It may underperform in absolute terms, but or shareholders per share is what matters.

If a company has lots of projects that can exceed the cost of capital, then they reinvest profits and ingest more capital. When this is no longer the case, the responsible thing to do is return money to shareholders via dividends or (more tax efficiently) via buybacks. Then investors can use the money elsewhere.

The issue here is it seems like on the margin CEOs get more risk averse on long term projects as they vest, and can grab the bird in the hand.

After the financial crisis, people were demanding that CEO pay be tied to company performance. So instead of large salaries, CEOs were given large equity positions ( options ). The politicians/people thought this was a punishment, but it was actually a great boon for CEOs. Not only do they pay 20% on capital gains instead of nearly 40% on salary, they can boost stock prices artificially over the short term by taking out loans ( nearly 0% for the last 10 years ) and then buy stocks back.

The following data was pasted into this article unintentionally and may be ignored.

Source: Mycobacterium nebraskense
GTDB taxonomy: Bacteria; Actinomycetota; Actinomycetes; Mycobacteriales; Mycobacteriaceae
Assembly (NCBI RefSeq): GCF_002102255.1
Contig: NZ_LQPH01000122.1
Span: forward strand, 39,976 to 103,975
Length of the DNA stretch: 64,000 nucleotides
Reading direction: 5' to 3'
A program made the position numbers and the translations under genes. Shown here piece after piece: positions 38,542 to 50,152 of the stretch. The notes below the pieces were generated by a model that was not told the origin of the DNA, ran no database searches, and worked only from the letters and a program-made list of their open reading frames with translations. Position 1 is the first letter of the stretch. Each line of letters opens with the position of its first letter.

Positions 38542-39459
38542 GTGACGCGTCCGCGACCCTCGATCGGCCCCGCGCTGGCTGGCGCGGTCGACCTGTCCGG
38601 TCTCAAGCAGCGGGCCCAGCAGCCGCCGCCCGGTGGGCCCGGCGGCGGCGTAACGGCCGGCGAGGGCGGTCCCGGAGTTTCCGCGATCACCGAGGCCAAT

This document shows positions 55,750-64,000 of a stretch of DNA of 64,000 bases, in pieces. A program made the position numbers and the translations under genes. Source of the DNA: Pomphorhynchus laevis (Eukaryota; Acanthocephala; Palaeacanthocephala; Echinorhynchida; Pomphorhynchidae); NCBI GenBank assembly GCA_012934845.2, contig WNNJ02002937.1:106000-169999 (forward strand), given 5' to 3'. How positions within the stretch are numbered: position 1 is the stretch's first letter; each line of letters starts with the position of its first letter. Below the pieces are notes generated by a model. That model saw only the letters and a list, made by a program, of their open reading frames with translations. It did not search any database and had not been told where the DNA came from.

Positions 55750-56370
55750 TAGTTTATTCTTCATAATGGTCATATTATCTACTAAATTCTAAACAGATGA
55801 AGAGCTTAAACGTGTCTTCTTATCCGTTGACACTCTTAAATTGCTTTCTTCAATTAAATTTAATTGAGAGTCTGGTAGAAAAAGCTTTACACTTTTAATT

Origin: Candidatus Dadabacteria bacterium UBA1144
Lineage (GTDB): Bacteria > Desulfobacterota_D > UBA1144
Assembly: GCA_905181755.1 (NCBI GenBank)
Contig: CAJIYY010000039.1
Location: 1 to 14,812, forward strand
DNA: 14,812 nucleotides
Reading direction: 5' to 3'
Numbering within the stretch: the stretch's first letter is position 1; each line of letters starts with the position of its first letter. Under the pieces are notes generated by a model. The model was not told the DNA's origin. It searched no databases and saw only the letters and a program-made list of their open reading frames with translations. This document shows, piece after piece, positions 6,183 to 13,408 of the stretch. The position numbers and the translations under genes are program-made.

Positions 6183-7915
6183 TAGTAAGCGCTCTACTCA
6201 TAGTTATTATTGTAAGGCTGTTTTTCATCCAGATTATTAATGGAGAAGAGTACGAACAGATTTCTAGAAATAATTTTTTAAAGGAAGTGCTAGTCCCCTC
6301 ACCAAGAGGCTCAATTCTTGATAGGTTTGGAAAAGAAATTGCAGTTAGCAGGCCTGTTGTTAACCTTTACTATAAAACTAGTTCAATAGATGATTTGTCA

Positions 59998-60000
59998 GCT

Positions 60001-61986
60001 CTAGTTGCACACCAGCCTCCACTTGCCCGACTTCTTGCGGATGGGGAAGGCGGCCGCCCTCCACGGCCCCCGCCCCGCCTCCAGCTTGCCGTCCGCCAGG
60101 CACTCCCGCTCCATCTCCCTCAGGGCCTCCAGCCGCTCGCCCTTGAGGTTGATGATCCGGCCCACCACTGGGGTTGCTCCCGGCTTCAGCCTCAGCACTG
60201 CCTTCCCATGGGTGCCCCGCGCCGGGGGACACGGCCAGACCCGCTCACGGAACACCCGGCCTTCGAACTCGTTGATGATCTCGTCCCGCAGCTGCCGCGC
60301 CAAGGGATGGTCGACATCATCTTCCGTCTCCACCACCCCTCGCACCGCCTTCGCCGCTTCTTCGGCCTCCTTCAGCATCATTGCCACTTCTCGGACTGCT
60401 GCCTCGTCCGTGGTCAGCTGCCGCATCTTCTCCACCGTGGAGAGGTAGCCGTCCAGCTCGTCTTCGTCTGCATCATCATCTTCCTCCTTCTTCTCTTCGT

This is also a favorite hedge fund raid. Hedge funds open up large positions on companies. Demand board seats. Get board seats and then get the execs to sell assets, layoff employees and take out loans to buyback shares. Get out with a nice profit. And the company is left with a huge debt loan that'll crush them once interest rates rise.

What? You pay income tax on the value of your options, and also capital gains tax on the appreciation in their value after vesting. That’s only a tax advantage if you get options in a worthless company that later becomes valuable. The luckier startup employees are in that boat, not Fortune 500 CEOs. For public companies, you can reap this advantage yourself by buying and holding their stock using your cash compensation.

> You pay income tax on the value of your options, and also capital gains tax on the appreciation in their value after vesting.

Yes. That was my point.

> That’s only a tax advantage if you get options in a worthless company that later becomes valuable.

What? Since 2010, most large companies had their stock prices double, triple or even more.

> For public companies, you can reap this advantage yourself by buying and holding their stock using your cash compensation.

Except you don't get all your salary upfront.